Alkesh Pankhania isn’t one for standing still.

When asked what his plans are for his Best-one convenience store in Sunbury-on-Thames, he talks about a raft of ideas he and his wife Krishna have – both big and small – that will help make the store even more successful.

“I’m always doing little pieces here and there to try and move the business forward and attract more customers,” he says. It’s these “little pieces” that have helped Alkesh take the shop’s turnover from £3,500 a week when he bought it 12 years ago to £15,000 a week, excluding services, today.

Alkesh Pankhania, Best-one

Location: Sunbury-on-Thames, Surrey

Hours: 6.30am-10pm Mon to Thur, 6.30am-10.30pm Fri to Sat, 7.30am-10pm Sun

Staff: Two full-time and three part-time

Size: 800sq ft

Trading started: September 2002

Style: A c-store in a parade of shops, which includes an off-licence, on a busy road. The store is in a residential area, with a factory nearby and plenty of passing trade.

The biggest thing on Alkesh’s to-do list is a complete refurbishment of the store. He plans to open the shop up more by knocking down a wall, improving the layout of the aisles, make it more eco-friendly, and create specific sections for categories like alcohol. “We’re going special flooring for the wine section, so it’s a shop within a shop,” he says.

Food to go is a huge part of the shop’s business and something Alkesh plans to expand. “I introduced a microwave to the shop floor in the middle of last year and sales have been brilliant,” he says. “I’m selling more samosas and I now need around two and a half cases of each of the Rustlers burgers flavours a week.”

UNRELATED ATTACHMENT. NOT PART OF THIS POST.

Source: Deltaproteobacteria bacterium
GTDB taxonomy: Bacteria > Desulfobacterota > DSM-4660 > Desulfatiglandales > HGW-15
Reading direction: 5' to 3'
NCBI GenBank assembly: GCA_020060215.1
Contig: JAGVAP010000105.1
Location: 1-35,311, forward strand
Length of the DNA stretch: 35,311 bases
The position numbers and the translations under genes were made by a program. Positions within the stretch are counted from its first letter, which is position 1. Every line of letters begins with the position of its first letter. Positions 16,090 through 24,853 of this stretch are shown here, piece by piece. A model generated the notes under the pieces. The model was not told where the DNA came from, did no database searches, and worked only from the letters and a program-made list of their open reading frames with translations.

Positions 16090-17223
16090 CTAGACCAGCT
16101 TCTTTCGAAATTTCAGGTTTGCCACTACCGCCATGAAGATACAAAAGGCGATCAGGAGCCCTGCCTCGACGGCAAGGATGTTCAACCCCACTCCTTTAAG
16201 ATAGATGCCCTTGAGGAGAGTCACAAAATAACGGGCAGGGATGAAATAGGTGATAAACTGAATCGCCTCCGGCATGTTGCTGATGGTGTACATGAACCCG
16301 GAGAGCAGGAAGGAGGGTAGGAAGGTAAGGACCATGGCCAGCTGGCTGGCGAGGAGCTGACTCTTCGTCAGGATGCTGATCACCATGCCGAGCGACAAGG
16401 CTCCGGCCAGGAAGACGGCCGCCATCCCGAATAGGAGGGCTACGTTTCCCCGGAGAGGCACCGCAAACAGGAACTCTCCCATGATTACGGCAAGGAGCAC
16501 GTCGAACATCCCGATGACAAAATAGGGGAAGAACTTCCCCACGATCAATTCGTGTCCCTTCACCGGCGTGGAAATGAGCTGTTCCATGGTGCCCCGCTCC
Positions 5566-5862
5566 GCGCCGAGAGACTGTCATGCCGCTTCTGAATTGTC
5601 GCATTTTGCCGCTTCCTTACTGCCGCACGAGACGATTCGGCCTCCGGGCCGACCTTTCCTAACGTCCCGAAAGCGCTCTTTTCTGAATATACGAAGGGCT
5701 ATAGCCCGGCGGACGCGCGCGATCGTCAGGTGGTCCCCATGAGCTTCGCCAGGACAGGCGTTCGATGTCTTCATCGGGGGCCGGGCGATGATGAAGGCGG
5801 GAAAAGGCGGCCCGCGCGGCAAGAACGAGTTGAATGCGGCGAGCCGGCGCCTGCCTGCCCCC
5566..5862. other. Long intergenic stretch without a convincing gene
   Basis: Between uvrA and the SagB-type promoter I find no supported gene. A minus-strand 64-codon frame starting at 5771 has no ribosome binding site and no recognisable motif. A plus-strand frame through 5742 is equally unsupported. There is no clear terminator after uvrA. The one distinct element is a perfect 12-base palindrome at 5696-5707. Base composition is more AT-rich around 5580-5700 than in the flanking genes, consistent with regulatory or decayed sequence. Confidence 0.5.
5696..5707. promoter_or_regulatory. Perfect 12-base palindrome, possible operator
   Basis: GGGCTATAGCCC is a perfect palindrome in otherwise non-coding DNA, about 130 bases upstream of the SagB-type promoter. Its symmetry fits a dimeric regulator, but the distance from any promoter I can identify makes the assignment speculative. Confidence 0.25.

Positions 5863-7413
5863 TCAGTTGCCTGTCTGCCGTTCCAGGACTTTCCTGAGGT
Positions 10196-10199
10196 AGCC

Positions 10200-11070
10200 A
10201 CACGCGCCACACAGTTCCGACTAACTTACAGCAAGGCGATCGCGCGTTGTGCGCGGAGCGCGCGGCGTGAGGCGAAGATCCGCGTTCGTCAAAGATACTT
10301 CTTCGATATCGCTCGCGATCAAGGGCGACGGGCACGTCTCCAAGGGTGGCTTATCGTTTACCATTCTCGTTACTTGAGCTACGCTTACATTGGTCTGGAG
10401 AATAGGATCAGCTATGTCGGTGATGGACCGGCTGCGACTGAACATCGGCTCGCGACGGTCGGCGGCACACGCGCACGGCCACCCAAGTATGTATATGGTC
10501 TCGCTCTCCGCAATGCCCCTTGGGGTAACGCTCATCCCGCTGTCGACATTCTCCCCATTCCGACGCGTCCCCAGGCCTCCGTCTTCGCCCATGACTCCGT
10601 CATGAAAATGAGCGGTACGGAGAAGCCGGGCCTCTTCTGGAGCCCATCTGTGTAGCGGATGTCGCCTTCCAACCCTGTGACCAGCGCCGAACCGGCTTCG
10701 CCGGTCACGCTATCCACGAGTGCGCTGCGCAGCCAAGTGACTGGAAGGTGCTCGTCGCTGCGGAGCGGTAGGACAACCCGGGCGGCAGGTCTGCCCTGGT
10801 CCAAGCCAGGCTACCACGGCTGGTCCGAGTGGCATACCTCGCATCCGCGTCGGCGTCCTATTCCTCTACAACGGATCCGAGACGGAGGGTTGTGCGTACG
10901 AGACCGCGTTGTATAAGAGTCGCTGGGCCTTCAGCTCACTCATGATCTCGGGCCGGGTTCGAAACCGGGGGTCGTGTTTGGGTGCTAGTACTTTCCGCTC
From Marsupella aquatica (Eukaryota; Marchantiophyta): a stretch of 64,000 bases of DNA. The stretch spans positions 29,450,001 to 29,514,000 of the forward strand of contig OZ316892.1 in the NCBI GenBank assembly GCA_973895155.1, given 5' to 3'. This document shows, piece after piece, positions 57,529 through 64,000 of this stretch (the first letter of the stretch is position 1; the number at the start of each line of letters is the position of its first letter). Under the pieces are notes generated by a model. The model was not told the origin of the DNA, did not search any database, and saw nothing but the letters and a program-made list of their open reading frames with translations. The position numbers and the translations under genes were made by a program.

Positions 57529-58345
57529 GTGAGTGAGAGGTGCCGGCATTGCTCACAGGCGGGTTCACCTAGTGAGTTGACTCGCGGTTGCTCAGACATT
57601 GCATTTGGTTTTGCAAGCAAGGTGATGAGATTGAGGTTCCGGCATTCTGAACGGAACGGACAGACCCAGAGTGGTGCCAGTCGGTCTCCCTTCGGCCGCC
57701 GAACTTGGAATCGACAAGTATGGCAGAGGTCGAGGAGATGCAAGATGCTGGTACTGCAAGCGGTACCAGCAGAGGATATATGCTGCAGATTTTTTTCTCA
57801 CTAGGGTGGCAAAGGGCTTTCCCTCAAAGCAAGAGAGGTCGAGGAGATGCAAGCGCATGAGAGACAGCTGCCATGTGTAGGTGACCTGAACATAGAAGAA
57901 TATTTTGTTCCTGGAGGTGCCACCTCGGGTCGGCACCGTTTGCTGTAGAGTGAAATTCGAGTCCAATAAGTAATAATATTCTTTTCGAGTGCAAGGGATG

With the refit, the Pankhanias will introduce a “closed kitchen” where customers can order and pre-order sandwiches. “Food to go is a big thing for me,” he adds. “Knowing my competition and looking at what they do – no one does as much food to go as I do.”

At the start of the year, Alkesh introduced locally-sourced pre-packed fresh fruit & veg, all price-marked at £1, which is going well, and at the beginning of this month he started doing Polish food to cater for the growing number of eastern European customers in the area. “We sold around £200 of it in the first week,” he said. “We got a neighbour to write out a note in Polish telling customers that we stock Poilsh products to promote it.

Top tips

Quick & tasty: After identifying food to go as a growth area, Alkesh expanded his offering and last year introduced a microwave. Sales of Rustlers products have since tripled and his locally-made fresh samosas are a huge hit with customers.

Second glance: Alkesh uses secondary sites effectively throughout his store to give customers more than one chance to notice products. “Having secondary stands in the right locations works wonders,” he says.

Shout about it: When someone buys a product on promotion it flashes up on the till, so Alkesh’s staff tell them if they haven’t taken advantage of it. “We’re constantly upselling – it means the margin might be a little less but the cash is there,” he says. 

Power point

Alkesh understands the importance of marketing to customers and is currently getting to grips with PowerPoint to create a series of slides for in-store promotions that he can show on a monitor in the shop. “We have promotional posters in the windows, so why not put a screen in the window instead with rotating offers that have more impact,” he says. He decided to implement the idea after being inspired by a fellow retailer who told him how easy it is to do. Bestway sells promotional screens, but the benefit of doing it himself, he says, is that he can tailor the slides to exactly what he wants and do it for a lesser cost.

Speaking to other independent retailers is something that Alkesh puts a lot of value in. He has a network of friends who he chats to regularly to get ideas from and give ideas to. “I’m happy to help any retailer who isn’t in direct competition with me,” he says. “And if I meet people at conferences or galas I always get advice from them. He also visits a lot of shops to see what they do and what their service is like – something he is passionate about. “Customer service and standards are very important. Give your undivided attention to every customer,” he adds. “If you can’t get that right you haven’t got a business.”